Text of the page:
Tape: 2 Story: 9 - The Honorable Lillian Burke remembers playing basketball with students as a substitute teacher in Cleveland, Ohio

Tape: 3 Story: 1 - The Honorable Lillian Burke describes going to The Ohio State University in Columbus, Ohio and her difficulty finding housing

Tape: 3 Story: 2 - The Honorable Lillian Burke describes her various jobs while earning her degree at The Ohio State University in Columbus, Ohio

Tape: 3 Story: 3 - The Honorable Lillian Burke talks about her teaching career in Cleveland, Ohio after graduating from The Ohio State University

Tape: 3 Story: 4 - The Honorable Lillian Burke describes studying for and taking the Ohio Bar Exam, pt.1

Tape: 3 Story: 5 - The Honorable Lillian Burke describes studying for and taking the Ohio Bar Exam, pt. 2

Tape: 3 Story: 6 - The Honorable Lillian Burke talks about meeting her husband, and being reunited with her son after taking the Ohio Bar Exam

Tape: 3 Story: 7 - The Honorable Lillian Burke recalls her husband's death and her relationship with her son

Tape: 3 Story: 8 - The Honorable Lillian Burke talks about working on the Ohio Industrial Commission

Tape: 4 Story: 1 - The Honorable Lillian Burke talks about having to commute to Columbus, Ohio while serving on the Ohio Industrial Commission

Tape: 4 Story: 2 - The Honorable Lillian Burke talks about her early law career

Tape: 4 Story: 3 - The Honorable Lillian Burke describes being appointed the first African American woman municipal court judge in Cleveland, Ohio

Tape: 4 Story: 4 - The Honorable Lillian Burke describes the support she received after being elected municipal court judge in Cleveland, Ohio

Tape: 4 Story: 5 - The Honorable Lillian Burke talks about the dean Cleveland-Marshall College of Law and her classmate HistoryMaker Stanley Tolliver, Sr.

Tape: 4 Story: 6 - The Honorable Lillian Burke talks about serving on the Commission on Accreditation

Tape: 4 Story: 7 - The Honorable Lillian Burke talks about her work with The Cleveland Foundation in Cleveland, Ohio

Tape: 4 Story: 8 - The Honorable Lillian Burke talks about organizations she is involved in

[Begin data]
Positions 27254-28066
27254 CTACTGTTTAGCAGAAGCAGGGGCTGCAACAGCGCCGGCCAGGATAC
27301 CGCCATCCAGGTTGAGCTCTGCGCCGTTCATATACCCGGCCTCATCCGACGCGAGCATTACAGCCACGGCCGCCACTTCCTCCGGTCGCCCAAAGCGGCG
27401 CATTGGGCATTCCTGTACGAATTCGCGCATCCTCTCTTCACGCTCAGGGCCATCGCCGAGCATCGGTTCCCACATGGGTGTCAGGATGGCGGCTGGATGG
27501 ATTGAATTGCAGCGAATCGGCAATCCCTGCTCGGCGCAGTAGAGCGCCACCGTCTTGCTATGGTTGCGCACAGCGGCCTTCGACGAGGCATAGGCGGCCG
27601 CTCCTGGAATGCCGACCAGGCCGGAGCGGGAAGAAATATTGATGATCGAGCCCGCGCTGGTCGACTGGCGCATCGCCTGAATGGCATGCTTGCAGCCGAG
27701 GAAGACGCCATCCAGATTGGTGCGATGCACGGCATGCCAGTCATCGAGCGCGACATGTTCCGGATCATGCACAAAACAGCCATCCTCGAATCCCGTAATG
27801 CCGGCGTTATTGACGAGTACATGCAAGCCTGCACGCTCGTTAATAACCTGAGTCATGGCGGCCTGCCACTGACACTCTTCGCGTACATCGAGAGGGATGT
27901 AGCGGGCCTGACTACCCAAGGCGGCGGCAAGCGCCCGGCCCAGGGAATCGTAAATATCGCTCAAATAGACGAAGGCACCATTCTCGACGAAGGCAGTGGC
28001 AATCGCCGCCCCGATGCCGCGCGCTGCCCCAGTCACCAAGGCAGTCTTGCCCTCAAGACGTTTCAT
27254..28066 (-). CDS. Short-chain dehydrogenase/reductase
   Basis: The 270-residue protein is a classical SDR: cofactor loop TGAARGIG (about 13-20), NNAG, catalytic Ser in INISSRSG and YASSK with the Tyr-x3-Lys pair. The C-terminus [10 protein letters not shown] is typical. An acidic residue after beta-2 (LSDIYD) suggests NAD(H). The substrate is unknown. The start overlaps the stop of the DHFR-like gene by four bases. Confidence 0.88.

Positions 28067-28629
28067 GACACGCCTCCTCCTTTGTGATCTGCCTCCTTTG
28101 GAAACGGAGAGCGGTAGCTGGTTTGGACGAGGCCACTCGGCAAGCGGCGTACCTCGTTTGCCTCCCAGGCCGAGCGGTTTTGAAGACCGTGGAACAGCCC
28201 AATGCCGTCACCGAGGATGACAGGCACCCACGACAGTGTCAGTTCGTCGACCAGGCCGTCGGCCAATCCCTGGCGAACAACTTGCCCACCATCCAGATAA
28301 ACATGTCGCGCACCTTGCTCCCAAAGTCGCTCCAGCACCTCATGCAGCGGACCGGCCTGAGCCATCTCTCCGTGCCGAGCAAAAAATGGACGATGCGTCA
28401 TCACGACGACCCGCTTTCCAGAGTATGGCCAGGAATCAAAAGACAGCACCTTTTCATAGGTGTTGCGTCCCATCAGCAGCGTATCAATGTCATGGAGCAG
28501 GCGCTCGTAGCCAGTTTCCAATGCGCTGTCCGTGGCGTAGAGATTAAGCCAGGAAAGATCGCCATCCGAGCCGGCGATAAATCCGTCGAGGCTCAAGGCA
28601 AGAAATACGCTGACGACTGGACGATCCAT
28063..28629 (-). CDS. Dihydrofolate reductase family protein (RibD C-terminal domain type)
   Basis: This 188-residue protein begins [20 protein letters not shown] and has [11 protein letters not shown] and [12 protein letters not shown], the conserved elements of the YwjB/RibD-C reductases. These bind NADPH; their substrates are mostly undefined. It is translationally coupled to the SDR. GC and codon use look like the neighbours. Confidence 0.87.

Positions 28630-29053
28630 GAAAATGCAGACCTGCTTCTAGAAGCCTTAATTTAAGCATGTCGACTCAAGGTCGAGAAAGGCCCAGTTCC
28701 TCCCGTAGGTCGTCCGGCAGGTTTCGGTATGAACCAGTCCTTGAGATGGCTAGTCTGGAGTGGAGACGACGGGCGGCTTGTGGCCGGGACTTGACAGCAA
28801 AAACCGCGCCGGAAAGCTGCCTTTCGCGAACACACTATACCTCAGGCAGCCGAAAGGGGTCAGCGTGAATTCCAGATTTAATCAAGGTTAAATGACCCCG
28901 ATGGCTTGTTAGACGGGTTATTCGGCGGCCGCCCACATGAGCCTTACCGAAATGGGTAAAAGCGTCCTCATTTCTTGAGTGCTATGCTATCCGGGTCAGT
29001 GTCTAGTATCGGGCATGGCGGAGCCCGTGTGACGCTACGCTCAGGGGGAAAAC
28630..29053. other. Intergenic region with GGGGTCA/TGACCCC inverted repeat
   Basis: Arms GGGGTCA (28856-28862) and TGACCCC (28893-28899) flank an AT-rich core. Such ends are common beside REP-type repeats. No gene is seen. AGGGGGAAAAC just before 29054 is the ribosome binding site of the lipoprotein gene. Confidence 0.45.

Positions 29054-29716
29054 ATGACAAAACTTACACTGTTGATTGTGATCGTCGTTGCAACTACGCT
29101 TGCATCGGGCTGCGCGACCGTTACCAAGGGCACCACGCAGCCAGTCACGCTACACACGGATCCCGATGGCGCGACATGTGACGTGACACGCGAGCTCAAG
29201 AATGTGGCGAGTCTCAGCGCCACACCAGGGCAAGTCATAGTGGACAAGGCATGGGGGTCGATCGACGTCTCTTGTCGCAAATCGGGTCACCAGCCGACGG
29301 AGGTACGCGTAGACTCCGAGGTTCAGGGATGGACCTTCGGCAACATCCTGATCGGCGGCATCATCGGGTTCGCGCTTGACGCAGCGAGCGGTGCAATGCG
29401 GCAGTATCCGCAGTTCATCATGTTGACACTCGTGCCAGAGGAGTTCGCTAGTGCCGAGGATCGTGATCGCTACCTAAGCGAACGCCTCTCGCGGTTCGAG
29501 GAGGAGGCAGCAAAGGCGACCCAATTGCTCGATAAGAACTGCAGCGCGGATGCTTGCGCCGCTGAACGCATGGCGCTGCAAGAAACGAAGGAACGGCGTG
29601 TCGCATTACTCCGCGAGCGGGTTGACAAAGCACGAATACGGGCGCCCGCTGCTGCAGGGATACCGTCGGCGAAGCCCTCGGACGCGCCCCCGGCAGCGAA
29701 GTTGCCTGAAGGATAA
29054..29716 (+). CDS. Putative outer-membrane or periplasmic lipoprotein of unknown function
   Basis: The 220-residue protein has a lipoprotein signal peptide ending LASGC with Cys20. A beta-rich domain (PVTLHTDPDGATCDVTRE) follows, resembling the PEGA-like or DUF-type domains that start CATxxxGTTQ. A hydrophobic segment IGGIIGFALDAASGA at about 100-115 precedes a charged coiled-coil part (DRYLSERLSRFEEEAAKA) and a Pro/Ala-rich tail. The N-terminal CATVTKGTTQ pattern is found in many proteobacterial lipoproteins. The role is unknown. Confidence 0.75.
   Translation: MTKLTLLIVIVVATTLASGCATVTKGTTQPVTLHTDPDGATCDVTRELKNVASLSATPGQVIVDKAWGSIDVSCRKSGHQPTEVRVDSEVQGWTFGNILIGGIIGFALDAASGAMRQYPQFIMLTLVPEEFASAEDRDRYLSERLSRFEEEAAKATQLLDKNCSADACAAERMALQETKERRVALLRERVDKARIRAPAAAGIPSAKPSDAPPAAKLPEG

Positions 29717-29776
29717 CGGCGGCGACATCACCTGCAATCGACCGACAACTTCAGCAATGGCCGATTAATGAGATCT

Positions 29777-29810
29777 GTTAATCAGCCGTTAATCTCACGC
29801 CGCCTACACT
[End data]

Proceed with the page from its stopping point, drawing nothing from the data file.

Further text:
Tape: 5 Story: 1 - The Honorable Lillian Burke talks about her continuing education and working with former mayor of Cleveland, Ohio Michael R. White

Tape: 5 Story: 2 - The Honorable Lillian Burke recalls the working relationships she had with different Cleveland, Ohio political leaders

Tape: 5 Story: 3 - The Honorable Lillian Burke describes other African American women judges in Ohio

Tape: 5 Story: 4 - The Honorable Lillian Burke recalls well-known figures from Pittsburgh and Duquesne, Pennsylvania

Tape: 5 Story: 5 - The Honorable Lillian Burke describes her greatest accomplishments

Tape: 5 Story: 6 - The Honorable Lillian Burke talks about the work she has been involved in since her retirement

Tape: 5 Story: 7 - The Honorable Lillian Burke reflects upon being a beneficiary of the Civil Rights Movement

Tape: 5 Story: 8 - The Honorable Lillian Burke talks about her son and Thurgood Marshall

Tape: 5 Story: 9 - The Honorable Lillian Burke talks about the future of affirmative action and gives advice to those who hope to work in law

Tape: 5 Story: 10 - The Honorable Lillian Burke talks about how proud she is of her family

Tape: 6 Story: 1 - The Honorable Lillian Burke narrates her photographs

DASession

1$1

DATape

2$4

DAStory

2$3

DATitle
The Honorable Lillian Burke describes her love of reading and surprising her class with her knowledge of the New York Stock Exchange
The Honorable Lillian Burke describes being appointed the first African American woman municipal court judge in Cleveland, Ohio
Transcript